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Safety Onboard Cruise Ships

When you start working onboard a cruise ship, a very important part in your new life will be the safety training you will go through.

While ships are getting bigger and more and more give the impression of being just a hotel, floating on the ocean – there is far more to it.

Your very first thing you will do, after you sign on onboard a ship, is to have a safety meeting. On most ships this will happen, before the ship even leaves port.

Safety Onboard Cruise Ships

It is imperative, that you know your duties in case of an emergency and that you know where you need to assemble, in case the Captain gives the order to abandon ship.

You will need to learn your safety number, codes which are used for different situations, your duties for each of those, where the life boats and life rafts are located, how to launch them. You will learn about the different kind of fire-extinguishers, and for what kind of fire they are being used.

A cruise ship has many Safety features with which you will need to be familiar with. You will want to know, how to operate a watertight door, a fire screen door, what you do if you see someone fall overboard, what you can and must do, when you discover a fire onboard.

Besides this basic safety training, most crew members require a course and certificate in Basic Firefighting, Survival at Sea and Basic First Aid (often referred to as STCW). Some cruise lines have the possibility to do this training onboard, others will advise you, when you are hired, that you need to take those courses in your home country before joining the ship.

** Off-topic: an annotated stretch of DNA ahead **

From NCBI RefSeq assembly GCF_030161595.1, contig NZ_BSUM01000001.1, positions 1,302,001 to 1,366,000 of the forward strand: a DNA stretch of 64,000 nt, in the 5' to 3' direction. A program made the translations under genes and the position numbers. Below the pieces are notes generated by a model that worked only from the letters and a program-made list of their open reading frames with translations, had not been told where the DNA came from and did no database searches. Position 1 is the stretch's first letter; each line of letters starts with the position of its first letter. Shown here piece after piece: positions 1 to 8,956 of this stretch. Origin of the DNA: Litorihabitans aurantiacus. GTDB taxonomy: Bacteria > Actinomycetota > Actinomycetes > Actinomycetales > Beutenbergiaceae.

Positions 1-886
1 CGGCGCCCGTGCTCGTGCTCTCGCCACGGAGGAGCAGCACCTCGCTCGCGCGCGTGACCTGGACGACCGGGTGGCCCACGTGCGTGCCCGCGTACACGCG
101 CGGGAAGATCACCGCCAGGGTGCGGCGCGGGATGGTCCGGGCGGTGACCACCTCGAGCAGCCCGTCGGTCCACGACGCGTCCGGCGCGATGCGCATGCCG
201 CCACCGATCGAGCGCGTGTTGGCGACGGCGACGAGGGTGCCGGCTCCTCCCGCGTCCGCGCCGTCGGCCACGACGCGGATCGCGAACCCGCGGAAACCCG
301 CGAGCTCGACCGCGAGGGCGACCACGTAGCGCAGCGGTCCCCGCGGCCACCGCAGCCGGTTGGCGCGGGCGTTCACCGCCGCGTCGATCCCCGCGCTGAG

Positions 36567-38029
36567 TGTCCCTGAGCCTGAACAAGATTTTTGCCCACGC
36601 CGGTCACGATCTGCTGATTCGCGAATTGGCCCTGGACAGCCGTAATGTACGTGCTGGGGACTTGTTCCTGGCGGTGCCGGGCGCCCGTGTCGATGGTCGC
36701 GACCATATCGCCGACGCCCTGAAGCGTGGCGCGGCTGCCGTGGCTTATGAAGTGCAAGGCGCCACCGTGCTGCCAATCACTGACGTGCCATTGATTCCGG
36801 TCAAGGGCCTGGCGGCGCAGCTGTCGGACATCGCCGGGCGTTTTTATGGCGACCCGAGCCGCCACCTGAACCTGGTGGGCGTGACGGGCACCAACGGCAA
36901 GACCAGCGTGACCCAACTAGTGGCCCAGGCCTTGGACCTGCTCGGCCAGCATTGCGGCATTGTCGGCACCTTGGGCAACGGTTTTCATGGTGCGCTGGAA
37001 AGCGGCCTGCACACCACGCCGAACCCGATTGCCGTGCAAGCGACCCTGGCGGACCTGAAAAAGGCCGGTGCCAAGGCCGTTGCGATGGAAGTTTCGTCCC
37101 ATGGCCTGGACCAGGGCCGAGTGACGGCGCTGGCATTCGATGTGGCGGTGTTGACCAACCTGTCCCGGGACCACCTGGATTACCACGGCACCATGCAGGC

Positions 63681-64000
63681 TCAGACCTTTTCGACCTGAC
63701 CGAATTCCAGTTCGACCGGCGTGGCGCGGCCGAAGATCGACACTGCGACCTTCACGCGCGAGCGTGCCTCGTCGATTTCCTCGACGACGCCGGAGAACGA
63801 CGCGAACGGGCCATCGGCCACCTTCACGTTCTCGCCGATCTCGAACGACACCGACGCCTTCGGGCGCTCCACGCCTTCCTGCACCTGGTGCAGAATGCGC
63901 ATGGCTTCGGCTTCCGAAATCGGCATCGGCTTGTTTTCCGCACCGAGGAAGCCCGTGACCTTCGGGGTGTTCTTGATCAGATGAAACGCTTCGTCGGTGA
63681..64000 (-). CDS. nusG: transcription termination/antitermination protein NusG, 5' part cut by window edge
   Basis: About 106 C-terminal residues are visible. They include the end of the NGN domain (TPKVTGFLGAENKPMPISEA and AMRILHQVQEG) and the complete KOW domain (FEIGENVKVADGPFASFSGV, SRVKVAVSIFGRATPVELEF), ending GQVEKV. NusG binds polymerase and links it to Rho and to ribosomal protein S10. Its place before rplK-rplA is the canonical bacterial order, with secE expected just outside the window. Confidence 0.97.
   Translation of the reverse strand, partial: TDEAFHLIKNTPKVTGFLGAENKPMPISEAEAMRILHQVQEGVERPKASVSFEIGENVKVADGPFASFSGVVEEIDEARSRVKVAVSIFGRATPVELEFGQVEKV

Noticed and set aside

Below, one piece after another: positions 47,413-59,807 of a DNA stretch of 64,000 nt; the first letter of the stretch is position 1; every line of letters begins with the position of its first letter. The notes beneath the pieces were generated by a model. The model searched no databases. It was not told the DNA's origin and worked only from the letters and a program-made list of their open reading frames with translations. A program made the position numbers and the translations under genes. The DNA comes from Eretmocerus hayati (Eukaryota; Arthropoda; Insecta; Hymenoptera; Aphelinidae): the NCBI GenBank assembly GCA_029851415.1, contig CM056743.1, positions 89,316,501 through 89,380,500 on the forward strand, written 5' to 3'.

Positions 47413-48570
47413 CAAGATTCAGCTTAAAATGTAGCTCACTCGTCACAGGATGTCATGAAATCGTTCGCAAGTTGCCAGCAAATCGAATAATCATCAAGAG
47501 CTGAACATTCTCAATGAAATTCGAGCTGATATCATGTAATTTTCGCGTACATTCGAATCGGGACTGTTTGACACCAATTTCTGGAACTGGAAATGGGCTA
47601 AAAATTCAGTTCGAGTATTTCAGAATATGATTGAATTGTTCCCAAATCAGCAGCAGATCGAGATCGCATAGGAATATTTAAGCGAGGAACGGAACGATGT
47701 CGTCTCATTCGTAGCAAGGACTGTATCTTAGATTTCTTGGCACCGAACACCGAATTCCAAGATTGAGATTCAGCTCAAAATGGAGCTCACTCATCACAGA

Most crew members are also required to go through crowd management training, Managers often need a Crowd and Crisis management course. These courses are normally arranged for onboard.

During your contract you will have to participate every week in a compulsory crew drill. If your safety position calls for duty during the passenger drill, you will need to participate as well in that drill, which is held once a cruise. Most cruise lines have safety training sessions each week, in addition to the drills.

As you can see, there is a lot more to learn, than just doing your job and to find your way around the ship. While the safety training is often seen as an unpopular task, which just needs to be done, please keep in mind that all this training is for your safety. This training will give you a chance to save your life and that of others, in case of an emergency.

Happy sailing!

Written by Scarlet Perez